You can view people from the card or their icon on the map, and tapping a name will show you options to interact or alter settings with that person.
You can see how much time that person has left to view your location not how long you have to view theirs , contact them, get directions to them, set notifications, and more. You can also stop sharing your location and remove the user from your list. Want to help support Gadget Hacks and get a great deal on some sweet new tech?
Check out all the deals on the new Gadget Hacks Shop. Very useful article. But i have one possibly stupid question. On two of my devices where the app has the old radar icon, i can log out. Which is great if someone picks up my phone and messes about with it so i have to sign in with my apple id and password. On my newer ipad with the new simpler, radar icon, i cant see any way to sign out.
Closing the app doesnt work, as soon as i reopen it, it works without a password. Which i really dont like. Can anyone help me sign out? Unfortunately, there is no way to sign out of the Find My app. Even if you turn off Find My in your iCloud settings, it only disables location-gathering for that device, and you'll still see all of your other devices in the Find My app. You'd have to disable it on all devices, but even then, you would still at least see how many devices you have on your account, just not any locations, and you wouldn't be able to use any of the remote Find My iPhone tools, so I wouldn't recommend that.
And Find My is one of those apps you can't delete off your iPhone, and you can't set any restrictions to block access to the app. Daily iPhone Hacks Direct to your inbox. Subscribe Now. Share Your Thoughts Click to share your thoughts. Hot Latest.
Set up and use Find My Friends
If your LINE account was stolen by someone logging in without your authorization, please contact us with the details using the Inquiry Form. We will delete the account to prevent any further unauthorized use. Thank you for your feedback. Yes No. LINE has established strict internal rules to ensure that your messages are protected.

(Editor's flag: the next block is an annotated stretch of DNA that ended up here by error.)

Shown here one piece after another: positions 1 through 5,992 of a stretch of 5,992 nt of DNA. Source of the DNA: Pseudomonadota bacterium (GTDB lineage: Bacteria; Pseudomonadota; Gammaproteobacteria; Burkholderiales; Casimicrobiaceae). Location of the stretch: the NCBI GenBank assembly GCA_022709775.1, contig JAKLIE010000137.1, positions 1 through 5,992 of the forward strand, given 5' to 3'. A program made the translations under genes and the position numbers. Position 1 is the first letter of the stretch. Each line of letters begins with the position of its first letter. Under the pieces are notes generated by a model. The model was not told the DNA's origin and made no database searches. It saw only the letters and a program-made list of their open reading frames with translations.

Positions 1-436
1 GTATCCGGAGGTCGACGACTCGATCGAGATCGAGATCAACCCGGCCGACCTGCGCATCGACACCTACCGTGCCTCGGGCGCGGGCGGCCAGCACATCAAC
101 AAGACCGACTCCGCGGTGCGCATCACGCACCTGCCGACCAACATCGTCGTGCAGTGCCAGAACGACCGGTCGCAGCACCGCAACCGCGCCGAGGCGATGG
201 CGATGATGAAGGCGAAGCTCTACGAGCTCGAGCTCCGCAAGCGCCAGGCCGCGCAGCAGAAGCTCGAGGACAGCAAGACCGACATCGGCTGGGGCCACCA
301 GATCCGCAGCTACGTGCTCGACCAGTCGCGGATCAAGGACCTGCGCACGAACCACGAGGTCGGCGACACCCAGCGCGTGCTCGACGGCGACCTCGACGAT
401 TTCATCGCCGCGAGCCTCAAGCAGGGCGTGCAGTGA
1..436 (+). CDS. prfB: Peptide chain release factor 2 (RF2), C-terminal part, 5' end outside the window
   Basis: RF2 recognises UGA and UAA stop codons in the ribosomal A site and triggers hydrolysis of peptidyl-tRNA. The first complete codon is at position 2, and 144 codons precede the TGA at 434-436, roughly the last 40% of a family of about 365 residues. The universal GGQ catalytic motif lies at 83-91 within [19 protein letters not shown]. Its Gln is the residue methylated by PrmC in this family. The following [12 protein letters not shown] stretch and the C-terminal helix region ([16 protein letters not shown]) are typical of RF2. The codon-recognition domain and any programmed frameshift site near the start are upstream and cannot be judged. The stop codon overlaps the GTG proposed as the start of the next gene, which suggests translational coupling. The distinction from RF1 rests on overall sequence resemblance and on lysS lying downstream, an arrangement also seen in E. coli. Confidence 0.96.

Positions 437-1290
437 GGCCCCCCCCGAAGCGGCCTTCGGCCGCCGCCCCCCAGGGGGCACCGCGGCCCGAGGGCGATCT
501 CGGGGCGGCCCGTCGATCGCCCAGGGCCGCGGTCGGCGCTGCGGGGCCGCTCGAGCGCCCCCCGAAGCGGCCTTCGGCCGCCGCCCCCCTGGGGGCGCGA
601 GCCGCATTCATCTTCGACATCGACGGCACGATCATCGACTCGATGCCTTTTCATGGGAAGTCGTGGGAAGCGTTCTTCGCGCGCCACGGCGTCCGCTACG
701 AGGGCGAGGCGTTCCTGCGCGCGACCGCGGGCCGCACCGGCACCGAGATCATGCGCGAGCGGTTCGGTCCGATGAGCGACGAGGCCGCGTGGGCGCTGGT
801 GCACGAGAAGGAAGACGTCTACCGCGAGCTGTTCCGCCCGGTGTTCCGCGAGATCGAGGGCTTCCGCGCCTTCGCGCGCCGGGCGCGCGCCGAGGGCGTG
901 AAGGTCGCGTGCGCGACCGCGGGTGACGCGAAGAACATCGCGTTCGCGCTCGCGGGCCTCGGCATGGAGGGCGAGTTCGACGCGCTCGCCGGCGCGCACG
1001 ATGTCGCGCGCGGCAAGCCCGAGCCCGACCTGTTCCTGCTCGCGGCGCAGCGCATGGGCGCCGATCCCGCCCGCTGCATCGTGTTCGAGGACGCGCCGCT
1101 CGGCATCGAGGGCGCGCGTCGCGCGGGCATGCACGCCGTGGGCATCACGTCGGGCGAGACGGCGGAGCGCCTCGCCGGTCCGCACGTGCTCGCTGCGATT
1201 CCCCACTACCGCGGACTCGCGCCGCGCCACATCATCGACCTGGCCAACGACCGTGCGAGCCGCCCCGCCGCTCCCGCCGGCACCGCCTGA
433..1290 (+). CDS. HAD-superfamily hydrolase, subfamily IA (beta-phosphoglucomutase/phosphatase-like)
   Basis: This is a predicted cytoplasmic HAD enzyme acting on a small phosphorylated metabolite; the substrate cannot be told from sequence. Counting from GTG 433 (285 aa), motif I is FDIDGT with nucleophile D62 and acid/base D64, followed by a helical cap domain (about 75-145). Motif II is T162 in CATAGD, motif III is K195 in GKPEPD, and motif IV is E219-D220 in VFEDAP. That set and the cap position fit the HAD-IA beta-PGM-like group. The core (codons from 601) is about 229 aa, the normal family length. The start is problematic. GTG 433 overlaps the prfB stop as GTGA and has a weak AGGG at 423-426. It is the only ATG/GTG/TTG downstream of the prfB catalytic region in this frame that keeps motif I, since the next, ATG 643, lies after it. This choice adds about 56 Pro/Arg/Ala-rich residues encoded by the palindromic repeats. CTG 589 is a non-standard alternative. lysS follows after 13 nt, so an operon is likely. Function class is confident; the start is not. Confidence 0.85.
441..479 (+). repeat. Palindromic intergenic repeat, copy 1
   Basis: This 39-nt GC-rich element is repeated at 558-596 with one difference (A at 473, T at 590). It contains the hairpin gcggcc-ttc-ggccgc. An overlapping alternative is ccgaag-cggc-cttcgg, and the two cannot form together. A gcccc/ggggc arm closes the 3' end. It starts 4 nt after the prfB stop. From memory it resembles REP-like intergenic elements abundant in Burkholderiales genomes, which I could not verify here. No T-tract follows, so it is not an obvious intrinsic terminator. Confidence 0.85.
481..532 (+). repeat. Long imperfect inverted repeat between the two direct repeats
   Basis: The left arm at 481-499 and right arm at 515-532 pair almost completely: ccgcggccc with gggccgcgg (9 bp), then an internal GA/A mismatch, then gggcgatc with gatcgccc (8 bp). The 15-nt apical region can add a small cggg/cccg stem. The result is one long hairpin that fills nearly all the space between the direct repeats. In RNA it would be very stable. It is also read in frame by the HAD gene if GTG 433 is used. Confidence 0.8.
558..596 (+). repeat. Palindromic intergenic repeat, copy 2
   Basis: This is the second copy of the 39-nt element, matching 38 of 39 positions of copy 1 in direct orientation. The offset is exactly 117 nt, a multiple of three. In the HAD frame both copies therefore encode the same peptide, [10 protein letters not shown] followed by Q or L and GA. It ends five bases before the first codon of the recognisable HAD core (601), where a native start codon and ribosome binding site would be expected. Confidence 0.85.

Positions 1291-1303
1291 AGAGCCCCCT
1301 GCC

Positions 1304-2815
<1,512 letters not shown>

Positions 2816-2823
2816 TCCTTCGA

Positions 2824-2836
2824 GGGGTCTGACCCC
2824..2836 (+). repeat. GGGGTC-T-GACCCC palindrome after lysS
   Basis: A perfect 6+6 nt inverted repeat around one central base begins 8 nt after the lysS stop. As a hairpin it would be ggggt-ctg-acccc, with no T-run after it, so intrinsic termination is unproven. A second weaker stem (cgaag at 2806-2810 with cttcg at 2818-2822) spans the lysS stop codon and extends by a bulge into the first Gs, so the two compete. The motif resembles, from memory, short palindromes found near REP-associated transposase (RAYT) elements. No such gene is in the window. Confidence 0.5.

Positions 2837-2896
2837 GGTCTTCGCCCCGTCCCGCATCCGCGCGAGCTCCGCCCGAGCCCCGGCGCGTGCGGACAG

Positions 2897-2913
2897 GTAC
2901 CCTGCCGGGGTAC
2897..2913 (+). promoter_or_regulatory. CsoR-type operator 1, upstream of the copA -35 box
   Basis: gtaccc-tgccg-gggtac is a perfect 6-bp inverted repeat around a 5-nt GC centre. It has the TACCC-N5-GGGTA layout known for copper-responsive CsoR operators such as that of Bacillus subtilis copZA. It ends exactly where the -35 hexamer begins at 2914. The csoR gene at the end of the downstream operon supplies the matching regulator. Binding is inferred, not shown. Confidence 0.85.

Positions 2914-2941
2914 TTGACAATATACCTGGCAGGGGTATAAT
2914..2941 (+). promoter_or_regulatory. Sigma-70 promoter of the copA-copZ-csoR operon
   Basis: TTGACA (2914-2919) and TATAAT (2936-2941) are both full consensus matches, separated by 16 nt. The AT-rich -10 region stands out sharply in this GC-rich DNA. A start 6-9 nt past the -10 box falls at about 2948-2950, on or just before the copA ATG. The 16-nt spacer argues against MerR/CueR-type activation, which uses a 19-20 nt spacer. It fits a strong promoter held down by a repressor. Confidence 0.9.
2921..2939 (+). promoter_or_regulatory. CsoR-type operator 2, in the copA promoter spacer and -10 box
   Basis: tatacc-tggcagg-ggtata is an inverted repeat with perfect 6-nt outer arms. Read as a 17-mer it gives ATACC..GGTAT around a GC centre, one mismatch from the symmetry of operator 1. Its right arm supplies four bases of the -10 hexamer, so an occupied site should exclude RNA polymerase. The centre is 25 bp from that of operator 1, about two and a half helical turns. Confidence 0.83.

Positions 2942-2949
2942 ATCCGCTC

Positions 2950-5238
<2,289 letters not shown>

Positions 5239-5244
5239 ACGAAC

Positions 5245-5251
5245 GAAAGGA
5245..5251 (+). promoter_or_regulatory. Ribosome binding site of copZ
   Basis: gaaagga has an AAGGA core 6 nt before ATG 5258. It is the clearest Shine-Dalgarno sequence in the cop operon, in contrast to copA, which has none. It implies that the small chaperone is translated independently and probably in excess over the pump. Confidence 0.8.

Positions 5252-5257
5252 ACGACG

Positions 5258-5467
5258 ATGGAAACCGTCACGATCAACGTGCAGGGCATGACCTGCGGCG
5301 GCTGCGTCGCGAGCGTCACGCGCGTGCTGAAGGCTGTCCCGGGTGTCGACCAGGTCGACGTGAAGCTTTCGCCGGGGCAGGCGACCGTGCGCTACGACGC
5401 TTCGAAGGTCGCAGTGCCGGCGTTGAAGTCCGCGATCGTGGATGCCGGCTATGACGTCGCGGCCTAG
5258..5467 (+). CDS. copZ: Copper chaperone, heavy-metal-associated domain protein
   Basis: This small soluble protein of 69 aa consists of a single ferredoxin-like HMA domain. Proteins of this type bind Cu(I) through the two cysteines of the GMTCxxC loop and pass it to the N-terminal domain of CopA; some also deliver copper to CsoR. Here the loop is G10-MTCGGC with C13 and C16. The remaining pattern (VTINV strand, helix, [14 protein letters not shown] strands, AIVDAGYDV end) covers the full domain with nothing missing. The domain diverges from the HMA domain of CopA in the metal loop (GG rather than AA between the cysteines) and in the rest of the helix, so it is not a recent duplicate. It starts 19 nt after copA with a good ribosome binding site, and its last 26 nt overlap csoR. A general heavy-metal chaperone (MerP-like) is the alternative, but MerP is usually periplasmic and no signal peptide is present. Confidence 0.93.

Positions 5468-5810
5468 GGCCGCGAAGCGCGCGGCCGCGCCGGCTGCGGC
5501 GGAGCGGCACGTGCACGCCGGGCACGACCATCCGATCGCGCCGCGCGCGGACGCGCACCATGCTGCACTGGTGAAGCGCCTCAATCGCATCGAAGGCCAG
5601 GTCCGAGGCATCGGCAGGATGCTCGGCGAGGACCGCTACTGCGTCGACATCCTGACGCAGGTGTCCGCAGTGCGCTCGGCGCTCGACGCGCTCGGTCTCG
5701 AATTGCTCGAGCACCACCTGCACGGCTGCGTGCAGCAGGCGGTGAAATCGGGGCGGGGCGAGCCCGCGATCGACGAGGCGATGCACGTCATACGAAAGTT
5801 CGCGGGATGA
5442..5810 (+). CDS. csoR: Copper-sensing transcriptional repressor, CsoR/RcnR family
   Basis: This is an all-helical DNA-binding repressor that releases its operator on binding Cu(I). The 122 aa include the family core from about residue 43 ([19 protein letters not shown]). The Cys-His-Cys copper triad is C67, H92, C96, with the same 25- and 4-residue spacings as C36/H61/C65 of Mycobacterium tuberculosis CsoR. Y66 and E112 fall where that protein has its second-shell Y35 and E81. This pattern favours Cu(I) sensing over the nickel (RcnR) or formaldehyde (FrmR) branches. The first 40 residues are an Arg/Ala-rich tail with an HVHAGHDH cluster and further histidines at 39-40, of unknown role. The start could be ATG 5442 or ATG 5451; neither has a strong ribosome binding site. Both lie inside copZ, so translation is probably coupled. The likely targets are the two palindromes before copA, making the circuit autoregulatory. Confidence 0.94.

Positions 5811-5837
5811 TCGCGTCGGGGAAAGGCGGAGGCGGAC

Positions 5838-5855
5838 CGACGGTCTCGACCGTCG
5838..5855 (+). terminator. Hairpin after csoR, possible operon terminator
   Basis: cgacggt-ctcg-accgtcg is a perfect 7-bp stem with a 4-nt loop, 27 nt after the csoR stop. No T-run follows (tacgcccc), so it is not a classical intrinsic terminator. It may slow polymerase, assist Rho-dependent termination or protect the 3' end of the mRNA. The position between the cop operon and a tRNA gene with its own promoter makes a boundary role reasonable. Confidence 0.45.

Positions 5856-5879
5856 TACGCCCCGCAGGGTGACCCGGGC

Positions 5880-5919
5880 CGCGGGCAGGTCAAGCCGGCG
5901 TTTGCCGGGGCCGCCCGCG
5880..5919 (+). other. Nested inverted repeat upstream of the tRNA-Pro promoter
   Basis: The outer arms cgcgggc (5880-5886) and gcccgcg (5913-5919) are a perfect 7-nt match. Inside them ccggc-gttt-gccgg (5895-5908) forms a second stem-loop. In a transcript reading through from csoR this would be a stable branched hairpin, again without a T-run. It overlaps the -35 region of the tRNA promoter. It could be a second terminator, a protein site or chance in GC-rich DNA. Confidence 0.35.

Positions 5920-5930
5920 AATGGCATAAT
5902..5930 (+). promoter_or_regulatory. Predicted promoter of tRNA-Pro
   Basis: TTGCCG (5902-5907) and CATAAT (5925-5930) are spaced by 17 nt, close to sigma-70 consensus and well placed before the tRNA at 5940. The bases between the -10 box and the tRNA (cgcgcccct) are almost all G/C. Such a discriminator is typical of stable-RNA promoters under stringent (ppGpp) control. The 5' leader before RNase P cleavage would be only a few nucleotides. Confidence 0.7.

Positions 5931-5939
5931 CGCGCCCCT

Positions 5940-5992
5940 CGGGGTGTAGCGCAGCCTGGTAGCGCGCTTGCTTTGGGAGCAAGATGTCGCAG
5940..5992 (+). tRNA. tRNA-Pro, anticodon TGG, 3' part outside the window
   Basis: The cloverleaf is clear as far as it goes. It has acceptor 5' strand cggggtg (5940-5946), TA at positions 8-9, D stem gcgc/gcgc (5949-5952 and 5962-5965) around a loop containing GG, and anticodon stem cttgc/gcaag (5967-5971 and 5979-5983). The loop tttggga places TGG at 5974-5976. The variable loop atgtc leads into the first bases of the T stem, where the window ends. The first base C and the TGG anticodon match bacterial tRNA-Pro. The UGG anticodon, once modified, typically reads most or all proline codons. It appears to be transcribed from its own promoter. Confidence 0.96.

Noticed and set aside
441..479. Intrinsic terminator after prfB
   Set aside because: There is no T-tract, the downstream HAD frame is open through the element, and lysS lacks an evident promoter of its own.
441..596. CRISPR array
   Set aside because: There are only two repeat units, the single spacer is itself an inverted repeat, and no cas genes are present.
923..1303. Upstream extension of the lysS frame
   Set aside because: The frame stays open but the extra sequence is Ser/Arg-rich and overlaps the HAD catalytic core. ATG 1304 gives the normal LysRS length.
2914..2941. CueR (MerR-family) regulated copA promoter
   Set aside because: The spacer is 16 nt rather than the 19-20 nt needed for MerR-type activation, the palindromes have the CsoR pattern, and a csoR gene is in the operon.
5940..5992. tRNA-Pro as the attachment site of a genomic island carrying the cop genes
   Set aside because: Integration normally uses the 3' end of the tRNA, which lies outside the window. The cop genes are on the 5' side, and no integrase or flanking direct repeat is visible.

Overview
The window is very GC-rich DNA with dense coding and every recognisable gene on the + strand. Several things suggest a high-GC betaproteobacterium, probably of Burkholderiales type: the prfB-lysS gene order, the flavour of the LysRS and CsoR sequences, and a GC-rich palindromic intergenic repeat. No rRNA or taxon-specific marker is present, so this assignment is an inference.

It only gets worse when you realize their information is either incorrect, outdated, or not where you thought you saved it. And you just might find that the Contacts app is far more powerful when you take the time to get the most out of it. Groups are perfect for sending messages to multiple co-workers, family members, or your weekly Fortnite squad all at once, without worry of accidental exclusion. For that, picking a default contacts list is a lifesaver, and will help you mitigate problems like duplicate names, outdated entries, and general location disorder in your Contacts app.
Find My Friends helps you locate your friends and family in iOS
When you are sharing your location with a friend, you can tap on that friend for additional options. Great for tracking each other down in an unfamiliar city! Notifications allows you to set up a location-based alert. For example, you can set Find My to send your friend a notification when you leave your current location — i. To see your connected devices in Find My , choose the Devices page. However, you can also activate this feature from the Settings app. Launch Settings and choose the Apple ID button at the top of the app. There, you can enable or disable the feature for your device. Over in the Find My app at the Devices page, you can see all of your connected devices. Certain devices, like AirPods, will only offer their location when they are within range of another device.